Shem Easley Hollabaugh married on his 27th birthday in 1896 to Theodosia Albertine Sanders (1879-1979) and later had eight children, Gladys (1897-1969), Shem Ernest (1898-1977), Ralph (died in infancy in 1901), Ziff Emanuel (1905-1985), Wilbur (1908-1987) Everett (1910-1913), Marcus (1913-2006) and Simpson Buchanan (1920-1943).
   In the years following his time as county examiner Hollabaugh briefly served as Searcy County deputy sheriff and entered the business life of Marshall when he and a partner formed the mercantile firm of Sooter and Hollabaugh. This was followed by another mercantile business, Hollabaugh and Schultz. In addition to those firms he "owned other good property" in Marshall and also dabbled in fruit growing and farming. Hollabaugh later added the title of bank director to his resume with his connection to the Marshall Bank and was a founding organizer of the Farmer's Bank (subsequently renamed to the Searcy County Bank).
  A member of both the Marshall city council and the local school board, Hollabaugh achieved his first significant political post when he was appointed by President William McKinley as U.S. Postmaster at Marshall, an office he continued to fill until his resignation in 1906. Deciding to seek a seat in the Arkansas House of Representatives in that year, Hollabaugh won the election that November and during the 1907-09 session proved to be busy as a freshman Republican legislator, serving on the committees on Mines and Mining, Public Printing, and Roads and Highways. Hollabaugh's legislative tenure received extensive mention in the 1911 Historical Review of Arkansas, which details that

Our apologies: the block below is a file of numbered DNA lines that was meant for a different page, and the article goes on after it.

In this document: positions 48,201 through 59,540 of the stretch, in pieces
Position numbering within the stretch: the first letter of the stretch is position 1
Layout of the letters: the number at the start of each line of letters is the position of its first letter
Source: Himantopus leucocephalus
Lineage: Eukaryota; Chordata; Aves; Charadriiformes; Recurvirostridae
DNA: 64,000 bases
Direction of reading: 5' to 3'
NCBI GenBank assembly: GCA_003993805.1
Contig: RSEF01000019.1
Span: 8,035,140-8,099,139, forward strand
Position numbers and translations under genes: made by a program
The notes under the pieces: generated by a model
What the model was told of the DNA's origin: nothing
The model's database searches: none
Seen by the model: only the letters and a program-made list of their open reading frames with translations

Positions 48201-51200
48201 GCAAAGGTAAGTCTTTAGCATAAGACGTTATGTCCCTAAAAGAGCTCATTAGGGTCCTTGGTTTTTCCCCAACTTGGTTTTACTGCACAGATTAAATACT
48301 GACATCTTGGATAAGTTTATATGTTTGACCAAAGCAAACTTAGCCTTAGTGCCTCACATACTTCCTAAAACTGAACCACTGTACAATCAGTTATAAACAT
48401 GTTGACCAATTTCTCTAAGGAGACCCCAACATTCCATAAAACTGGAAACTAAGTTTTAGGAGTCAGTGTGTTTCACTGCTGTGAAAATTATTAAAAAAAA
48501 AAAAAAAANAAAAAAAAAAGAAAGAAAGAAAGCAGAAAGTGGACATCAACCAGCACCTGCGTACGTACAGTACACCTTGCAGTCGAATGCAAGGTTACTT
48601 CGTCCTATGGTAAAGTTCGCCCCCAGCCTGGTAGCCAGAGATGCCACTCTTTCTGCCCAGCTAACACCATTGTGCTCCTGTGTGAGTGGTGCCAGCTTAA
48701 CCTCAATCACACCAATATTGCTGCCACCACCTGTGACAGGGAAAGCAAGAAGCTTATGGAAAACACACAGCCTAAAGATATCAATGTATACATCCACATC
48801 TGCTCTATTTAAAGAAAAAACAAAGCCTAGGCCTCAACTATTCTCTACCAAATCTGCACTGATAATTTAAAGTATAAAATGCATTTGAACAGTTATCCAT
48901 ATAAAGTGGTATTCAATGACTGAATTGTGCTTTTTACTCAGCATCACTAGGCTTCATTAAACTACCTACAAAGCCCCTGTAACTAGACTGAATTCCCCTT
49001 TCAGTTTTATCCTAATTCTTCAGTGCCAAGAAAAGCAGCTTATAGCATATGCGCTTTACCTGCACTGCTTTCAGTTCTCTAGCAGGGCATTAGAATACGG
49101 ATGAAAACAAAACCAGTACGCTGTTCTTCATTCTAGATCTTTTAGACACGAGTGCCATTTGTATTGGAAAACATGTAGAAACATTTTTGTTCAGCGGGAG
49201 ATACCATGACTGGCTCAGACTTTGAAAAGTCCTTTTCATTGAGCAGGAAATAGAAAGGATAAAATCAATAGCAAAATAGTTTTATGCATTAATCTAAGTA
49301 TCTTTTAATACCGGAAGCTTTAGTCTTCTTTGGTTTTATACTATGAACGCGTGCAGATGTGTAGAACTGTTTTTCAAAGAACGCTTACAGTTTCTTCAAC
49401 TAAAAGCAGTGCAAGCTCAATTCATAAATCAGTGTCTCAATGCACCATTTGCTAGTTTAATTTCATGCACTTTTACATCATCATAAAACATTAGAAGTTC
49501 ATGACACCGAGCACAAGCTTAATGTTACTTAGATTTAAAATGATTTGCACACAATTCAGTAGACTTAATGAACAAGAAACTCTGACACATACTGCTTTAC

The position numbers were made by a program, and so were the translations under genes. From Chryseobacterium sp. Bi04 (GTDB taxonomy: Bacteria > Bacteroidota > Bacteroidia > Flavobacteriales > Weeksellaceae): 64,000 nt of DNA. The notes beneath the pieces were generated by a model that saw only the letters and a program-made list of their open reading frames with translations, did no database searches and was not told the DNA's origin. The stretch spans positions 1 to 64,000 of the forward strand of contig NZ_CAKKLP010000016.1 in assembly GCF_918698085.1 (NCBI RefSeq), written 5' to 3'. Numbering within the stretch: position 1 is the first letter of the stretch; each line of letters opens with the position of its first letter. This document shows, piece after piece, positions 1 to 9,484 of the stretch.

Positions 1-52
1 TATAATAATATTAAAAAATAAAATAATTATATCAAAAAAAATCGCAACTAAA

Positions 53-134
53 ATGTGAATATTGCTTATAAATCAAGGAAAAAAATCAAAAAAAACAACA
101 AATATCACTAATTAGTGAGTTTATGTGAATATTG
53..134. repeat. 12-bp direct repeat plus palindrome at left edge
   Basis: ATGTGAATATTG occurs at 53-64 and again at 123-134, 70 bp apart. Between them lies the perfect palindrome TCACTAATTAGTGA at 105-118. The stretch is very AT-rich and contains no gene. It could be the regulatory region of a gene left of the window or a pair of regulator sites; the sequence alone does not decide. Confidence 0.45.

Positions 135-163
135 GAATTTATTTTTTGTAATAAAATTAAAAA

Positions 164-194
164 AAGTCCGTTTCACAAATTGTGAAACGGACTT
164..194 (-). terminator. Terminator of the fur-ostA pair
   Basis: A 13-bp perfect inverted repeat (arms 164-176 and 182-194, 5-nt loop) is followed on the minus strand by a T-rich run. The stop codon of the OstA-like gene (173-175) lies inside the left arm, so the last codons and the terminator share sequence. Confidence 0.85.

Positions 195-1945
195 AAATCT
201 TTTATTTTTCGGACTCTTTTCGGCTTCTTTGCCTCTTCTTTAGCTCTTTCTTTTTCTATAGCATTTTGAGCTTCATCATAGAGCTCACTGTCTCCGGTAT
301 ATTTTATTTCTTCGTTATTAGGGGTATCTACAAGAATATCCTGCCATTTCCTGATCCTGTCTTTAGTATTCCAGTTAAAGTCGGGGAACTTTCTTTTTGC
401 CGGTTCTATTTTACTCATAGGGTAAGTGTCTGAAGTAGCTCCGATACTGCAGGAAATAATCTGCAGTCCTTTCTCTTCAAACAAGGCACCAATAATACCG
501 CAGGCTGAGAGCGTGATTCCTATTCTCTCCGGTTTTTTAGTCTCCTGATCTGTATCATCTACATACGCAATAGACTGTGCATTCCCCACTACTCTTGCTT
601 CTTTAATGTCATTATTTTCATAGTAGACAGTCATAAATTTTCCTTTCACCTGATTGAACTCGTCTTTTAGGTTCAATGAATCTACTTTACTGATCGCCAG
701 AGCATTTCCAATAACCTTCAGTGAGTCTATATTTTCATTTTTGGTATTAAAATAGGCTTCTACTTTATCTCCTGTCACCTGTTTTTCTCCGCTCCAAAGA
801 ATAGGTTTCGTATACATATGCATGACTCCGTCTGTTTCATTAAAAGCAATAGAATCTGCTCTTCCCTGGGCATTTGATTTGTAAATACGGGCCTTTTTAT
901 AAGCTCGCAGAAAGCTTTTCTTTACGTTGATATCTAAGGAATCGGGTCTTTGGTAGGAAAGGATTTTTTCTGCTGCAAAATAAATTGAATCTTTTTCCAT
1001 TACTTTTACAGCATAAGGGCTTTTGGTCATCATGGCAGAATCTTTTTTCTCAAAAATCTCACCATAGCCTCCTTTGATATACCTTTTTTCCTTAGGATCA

"He was secretary of the good roads committee and ably agitated the subject of systematic improvement in the thoroughfares of the state as an aid to the business and happiness of the rural populace, as well as to travelers in general. He also urged the appropriation of additional funds for educational purposes and also introduced a bill in the interest of pure drugs and foods, but some of the measures he advocated seemed to be in advance of public sentiment and did not become laws."
From the 1907 Arkansas legislative composite portrait.

   After the completion of his term in 1909 Hollabaugh served as a delegate to the Good Roads Convention held in Little Rock, and in that year saw his brother Fountain Gardner Hollabaugh (1864-1930) elected as a Democrat to the Arkansas House of Representatives. In 1916 Hollabaugh was an incorporator of the Searcy County Hardware Company. Long a leading Mason in Searcy County, Hollabaugh was a member of the Grand Lodge of Arkansas and for several years was its deputy grandmaster